September 24, 2003 -- CropChoice news -- NY Times:
A federal judge on Friday let proceed an antitrust case
that accused the Monsanto Company and other big agricultural
seed giants of conspiring to control the world's market
in genetically modified crops.
In a 13-page decision, Rodney W. Sippel, a federal
district judge in St. Louis, dismissed part of a class-action
lawsuit that was filed in 1999 by a group of farmers
who said they had suffered huge losses because of global
opposition to genetically modified crops.
But Judge Sippel allowed the antitrust portion of the
case to proceed, possibly setting the stage for a court
battle over whether the world's biggest producers of
agricultural seeds got together in the late 1990's to
fix prices and control the market for those valuable
biotechnology seeds, which are now planted on more than
100 million acres worldwide.
Judge Sippel denied an effort by the big seed companies
to dismiss the antitrust claims and end the possibility
of a trial.
While the judge has not yet ruled on whether to give
the case class-action status, his decision to allow
the antitrust case to move forward means thousands of
internal documents about how some of the world's biggest
biotechnology companies set their prices could be presented
Lawyers representing the farmers who filed the suit
have said in court that some documents show that Monsanto
and its competitors conspired to fix prices for years.
Monsanto and its co-defendants in the case, Bayer,
Syngenta and Pioneer, the world's biggest seed company,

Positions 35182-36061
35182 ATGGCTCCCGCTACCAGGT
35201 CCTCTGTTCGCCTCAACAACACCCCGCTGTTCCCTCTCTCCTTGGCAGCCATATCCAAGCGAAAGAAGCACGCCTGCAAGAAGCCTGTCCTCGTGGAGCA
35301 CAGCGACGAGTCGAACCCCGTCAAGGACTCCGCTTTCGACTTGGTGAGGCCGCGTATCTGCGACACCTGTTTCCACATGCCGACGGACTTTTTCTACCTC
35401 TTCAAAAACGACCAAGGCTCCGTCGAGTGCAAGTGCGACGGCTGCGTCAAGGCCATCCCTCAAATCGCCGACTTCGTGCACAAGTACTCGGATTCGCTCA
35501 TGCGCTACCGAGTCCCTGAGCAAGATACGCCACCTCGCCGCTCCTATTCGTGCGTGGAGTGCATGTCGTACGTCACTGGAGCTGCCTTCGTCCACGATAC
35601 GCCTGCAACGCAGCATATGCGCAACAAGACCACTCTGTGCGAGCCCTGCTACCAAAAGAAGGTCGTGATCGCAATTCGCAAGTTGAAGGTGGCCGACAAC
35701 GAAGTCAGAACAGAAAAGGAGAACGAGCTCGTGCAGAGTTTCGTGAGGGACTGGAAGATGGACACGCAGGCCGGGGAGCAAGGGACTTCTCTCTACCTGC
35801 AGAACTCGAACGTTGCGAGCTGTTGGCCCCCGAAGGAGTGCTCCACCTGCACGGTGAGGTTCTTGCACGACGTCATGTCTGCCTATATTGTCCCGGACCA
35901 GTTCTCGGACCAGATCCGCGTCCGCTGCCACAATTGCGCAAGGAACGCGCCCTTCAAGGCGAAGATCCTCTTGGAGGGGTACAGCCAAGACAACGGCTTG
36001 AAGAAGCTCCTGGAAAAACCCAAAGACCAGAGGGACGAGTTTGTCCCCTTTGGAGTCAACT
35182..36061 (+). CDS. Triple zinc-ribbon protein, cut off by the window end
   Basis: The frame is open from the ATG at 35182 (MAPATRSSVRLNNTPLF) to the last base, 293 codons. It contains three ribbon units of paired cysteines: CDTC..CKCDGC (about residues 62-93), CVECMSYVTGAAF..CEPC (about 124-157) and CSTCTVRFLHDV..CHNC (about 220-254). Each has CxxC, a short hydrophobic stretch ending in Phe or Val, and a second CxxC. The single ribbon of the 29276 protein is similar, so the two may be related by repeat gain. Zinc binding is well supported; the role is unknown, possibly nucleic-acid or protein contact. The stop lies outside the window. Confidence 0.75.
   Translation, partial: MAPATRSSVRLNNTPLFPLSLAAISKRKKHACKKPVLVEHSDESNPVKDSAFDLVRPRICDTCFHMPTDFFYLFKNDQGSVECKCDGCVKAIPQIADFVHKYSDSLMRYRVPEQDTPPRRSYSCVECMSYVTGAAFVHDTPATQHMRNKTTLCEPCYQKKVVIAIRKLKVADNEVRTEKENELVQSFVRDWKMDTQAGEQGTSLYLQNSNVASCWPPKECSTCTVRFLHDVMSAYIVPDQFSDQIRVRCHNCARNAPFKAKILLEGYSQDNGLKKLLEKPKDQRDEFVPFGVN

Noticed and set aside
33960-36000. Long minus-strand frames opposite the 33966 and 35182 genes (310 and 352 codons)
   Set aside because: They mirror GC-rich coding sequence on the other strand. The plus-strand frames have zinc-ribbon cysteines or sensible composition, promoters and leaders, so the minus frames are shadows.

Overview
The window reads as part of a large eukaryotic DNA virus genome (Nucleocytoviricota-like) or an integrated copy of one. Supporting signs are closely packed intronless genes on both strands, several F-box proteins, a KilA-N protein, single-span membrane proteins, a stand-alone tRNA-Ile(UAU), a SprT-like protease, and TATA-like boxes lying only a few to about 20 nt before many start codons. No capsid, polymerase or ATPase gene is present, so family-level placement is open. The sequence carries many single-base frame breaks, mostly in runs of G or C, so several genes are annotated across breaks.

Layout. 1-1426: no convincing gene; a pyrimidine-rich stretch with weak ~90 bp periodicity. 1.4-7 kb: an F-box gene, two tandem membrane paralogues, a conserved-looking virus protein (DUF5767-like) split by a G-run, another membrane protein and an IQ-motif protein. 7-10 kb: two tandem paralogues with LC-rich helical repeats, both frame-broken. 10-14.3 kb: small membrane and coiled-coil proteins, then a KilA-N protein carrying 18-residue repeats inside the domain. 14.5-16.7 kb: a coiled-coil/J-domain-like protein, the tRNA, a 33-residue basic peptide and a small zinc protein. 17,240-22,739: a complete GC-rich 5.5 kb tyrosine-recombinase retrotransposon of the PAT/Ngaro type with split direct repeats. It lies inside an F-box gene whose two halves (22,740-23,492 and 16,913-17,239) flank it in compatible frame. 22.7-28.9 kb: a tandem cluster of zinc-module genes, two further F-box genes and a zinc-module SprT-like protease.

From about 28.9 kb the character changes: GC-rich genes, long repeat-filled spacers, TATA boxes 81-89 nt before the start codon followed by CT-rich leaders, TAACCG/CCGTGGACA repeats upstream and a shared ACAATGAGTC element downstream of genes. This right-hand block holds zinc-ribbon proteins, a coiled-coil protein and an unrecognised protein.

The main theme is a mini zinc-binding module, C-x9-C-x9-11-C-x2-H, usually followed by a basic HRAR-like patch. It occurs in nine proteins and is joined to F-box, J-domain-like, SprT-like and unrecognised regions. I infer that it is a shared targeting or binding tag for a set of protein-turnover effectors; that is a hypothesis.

have strongly denied any conspiracy took place.
Executives at Monsanto, which produces about 90 percent
of the world's biotechnology traits, the genes that
transform ordinary seeds into new types of crops, say
the company legally patented and licensed its traits
to other seed companies, including its three rivals
Today, both sides in the case claimed some victory
in the judge's decision.
Richard Lewis, a lawyer at Cohen, Milstein, Hausfeld
& Toll, which filed the class-action suit in 1999,
said today, "The farmers are pleased that this
challenge to the progress of the case has been defeated."
But executives at Monsanto, which is based in St. Louis,
said the judge's ruling significantly narrowed the scope
of the case, and that if the judge denied the class-action
status, the case would be even further diminished.
The 1999 lawsuit, which was filed by some of the nation's
most prominent antitrust lawyers, originally argued
that Monsanto, a pioneer in the development of biotechnology
crops, was at the center of a global conspiracy to control
the market for those crops.
The suit also accused Monsanto of rushing genetically
modified crops to market without properly testing them
and harming farmers who suffered crop losses when some
export markets began to shun biotechnology crops. Monsanto
executives say most of the original claims - including
those that said even farmers who used conventional seeds
were harmed by biotechnology crops - have been dismissed.
"The broad claims have been so significantly narrowed,
so it's clear that what they were charging about biotech
is not true," a spokesman for Monsanto, Bryan Hurley,
said. "This is absolutely an interim step and if
it moves forward we believe it's a case without merit
and we're confident the court will recognize that."
The other seed companies involved made similar statements.
"We don't think the case has any merit,"
said Doyle Karr, a spokesman at Pioneer Hi-Bred, a subsidiary
Bayer, which acquired Aventis CropScience in June 2002,
also dismissed the price-fixing accusations.
"We don't believe the claim against Bayer is valid,"
said Mark Ryan, a Bayer spokesman. "We'll defend
ourself vigorously in court against that claim."
But antitrust experts say a contentious antitrust court
battle is brewing.
"The judge is saying this antitrust case can go
forward," said Robert Mnookin, a professor at the
Harvard Law School. "He's refusing to throw out
the antitrust case because there's a material dispute
of fact over whether Monsanto and these other companies
conspired to fix prices."